Research Peer Editing Sheet


Peer Reviewers Name_________________________________________


Paper Writers Name __________________________________________ 

Spend time carefully reading the paper before you respond to the following items.

1. Talk to the paper writer about any concerns s/he may have about the paper. Read through the paper fairly quickly to get a sense of the whole thing. Read primarily to see if you can follow the argument; do you have questions as you are reading? 

2. Underline passages or sentences or even terms that arent clear to you. Write in specific questions when you think of them. Do you want to know more? Would you like to see specific examples? Circle obvious mistakes but dont stop to correct them. Put a check mark or exclamation point next to things your think are really effectively expressed or good points.  

3. Now go back through the paper carefully paying attention to the following specific issues: 

1. Introduction:

      Does the opening paragraph clearly set the context for what the paper is about?

      Does it establish an arguable, compelling, sophisticated thesis?

      Does it pose a problem that the writer will research?

      Is the problem too vague or too general?

      Does it suggest so what or some sense of the significance or relevance of this topic?

 2. Tone:

      Is the tone appropriate for a research paper? The writers position can be clear, but it should not be emotional or read like an editorial. 

3. Argument:

      Are you persuaded by the argument?

      Does the writer need to provide more evidence? If so, where?

      Is there enough analysis of the evidence?

4. Quotations:

      Are they used to support or illuminate arguments? Are they too long?

      Is it clear when the writer is summarizing someone else and when s/he is using his/her own ideas?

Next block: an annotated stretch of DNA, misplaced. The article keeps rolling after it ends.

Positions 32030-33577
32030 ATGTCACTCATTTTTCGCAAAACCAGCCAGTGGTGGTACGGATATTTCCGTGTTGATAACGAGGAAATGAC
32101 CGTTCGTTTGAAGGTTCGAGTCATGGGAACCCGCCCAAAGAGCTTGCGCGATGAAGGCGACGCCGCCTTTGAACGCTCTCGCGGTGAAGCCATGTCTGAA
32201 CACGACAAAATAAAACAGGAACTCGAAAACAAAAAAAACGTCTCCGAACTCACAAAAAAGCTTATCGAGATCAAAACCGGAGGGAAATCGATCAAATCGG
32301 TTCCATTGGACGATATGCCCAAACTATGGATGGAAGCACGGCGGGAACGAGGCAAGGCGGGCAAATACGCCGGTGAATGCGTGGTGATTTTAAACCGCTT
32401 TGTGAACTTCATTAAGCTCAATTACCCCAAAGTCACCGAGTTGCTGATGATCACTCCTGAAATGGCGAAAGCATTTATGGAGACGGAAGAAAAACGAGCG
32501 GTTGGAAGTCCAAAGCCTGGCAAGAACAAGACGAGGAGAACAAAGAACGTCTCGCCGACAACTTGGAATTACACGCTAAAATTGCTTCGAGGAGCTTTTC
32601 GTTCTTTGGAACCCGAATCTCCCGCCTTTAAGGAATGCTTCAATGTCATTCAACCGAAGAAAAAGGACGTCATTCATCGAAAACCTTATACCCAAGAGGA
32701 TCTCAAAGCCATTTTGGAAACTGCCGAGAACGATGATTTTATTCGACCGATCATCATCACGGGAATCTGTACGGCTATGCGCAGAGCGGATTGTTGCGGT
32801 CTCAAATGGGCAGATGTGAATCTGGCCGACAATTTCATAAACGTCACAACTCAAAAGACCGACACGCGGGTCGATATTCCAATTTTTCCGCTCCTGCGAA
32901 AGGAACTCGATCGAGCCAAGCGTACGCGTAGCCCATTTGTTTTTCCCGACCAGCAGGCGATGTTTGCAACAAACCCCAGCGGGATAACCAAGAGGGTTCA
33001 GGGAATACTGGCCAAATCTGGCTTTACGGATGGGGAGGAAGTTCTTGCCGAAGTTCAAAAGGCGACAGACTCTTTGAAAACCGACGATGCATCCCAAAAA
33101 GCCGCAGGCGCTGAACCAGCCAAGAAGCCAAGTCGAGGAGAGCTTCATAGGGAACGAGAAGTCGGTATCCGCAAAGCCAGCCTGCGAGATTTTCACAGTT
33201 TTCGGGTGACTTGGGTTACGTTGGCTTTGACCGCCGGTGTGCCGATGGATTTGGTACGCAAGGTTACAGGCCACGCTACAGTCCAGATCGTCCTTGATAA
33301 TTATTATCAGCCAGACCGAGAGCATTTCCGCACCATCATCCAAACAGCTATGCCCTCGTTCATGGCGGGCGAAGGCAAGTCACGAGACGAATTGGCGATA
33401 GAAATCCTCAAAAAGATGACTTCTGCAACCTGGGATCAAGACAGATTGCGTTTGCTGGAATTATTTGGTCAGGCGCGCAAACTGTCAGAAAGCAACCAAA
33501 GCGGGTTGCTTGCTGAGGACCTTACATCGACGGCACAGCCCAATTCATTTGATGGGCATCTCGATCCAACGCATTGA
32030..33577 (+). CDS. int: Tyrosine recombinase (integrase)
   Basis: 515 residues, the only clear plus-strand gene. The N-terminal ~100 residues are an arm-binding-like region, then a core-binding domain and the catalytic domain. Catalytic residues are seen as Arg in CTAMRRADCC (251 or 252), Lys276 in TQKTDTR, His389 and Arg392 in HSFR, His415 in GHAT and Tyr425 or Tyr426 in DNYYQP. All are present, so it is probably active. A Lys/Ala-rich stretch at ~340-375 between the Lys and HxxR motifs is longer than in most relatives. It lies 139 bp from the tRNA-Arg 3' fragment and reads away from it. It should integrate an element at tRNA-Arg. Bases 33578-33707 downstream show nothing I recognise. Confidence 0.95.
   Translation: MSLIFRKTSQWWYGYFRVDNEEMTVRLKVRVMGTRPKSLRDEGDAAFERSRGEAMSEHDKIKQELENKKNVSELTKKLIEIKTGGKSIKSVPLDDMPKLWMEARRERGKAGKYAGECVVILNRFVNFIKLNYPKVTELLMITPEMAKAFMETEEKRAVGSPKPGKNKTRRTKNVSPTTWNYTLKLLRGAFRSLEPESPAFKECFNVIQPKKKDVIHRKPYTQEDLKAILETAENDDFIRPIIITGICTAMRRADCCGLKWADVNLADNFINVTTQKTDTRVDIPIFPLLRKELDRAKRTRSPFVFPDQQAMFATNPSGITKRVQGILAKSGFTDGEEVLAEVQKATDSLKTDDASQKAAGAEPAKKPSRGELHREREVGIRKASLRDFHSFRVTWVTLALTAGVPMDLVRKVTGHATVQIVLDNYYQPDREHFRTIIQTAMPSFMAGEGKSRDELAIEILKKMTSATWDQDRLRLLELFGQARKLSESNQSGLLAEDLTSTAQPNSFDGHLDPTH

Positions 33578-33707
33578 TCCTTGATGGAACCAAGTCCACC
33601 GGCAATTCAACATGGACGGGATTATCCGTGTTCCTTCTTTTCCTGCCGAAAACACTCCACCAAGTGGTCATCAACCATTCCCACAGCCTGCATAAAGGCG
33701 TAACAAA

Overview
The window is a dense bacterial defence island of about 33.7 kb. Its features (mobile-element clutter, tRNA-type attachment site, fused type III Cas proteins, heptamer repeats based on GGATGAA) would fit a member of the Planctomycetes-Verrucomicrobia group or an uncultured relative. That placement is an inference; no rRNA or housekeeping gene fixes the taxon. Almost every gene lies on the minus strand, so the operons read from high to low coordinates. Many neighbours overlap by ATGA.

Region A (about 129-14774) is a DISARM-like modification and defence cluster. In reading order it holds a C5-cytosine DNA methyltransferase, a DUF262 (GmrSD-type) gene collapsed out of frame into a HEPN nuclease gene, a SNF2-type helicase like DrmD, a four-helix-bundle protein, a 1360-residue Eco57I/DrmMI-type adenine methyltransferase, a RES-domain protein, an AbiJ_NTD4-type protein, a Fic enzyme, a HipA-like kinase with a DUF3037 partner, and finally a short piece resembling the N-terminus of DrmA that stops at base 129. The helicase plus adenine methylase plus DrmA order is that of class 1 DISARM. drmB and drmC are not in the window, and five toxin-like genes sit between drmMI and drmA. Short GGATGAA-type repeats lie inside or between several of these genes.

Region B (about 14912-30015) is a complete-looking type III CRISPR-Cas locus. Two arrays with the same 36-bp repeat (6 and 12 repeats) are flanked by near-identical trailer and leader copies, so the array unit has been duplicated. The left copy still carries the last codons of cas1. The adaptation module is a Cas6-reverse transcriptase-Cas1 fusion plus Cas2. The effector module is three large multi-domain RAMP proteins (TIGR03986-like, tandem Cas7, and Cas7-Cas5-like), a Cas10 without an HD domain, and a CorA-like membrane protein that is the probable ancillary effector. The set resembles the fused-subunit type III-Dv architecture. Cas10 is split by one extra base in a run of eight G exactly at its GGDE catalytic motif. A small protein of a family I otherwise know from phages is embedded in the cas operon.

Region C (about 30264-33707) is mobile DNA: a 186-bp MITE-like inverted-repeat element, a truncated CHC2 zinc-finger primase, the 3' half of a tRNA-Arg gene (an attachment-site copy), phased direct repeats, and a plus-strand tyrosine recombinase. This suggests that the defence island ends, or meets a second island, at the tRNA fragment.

Has the writer provided documentation?

      Has the writer explained why they are significant?

      Has the writer interpreted them?

 5. Organization:

      Does the development of the argument flow smoothly?

      Can you follow the logical transitions?

      Would you change the order?

      Would you make clearer transitions? 

6. Development:

      Can you think of pieces of the argument that might be missing?

      Are there areas you could add that would add more complexity?

      What would someone who disagrees with your ideas say? Have you anticipated their questions? 

7. Conclusions:

      Does the writer tell us so what?

      Does the writer suggest the implications of her/his argument?

      Does the writer do more than restate the points of her/his argument?

 

 

Suggestions for Self-Revision:

** Read your paper out loud (this works especially well if you actually read it to someone). Listen to the paper the way someone else might hear it. Underline passages or sentences that you pause or stumble over as you read them out loud. Go back to these passages later. 

**Proofread for only one kind of error at a time. For example, proof read for spelling in a separate step than proofreading for punctuation or than proofreading for coherent flow of ideas.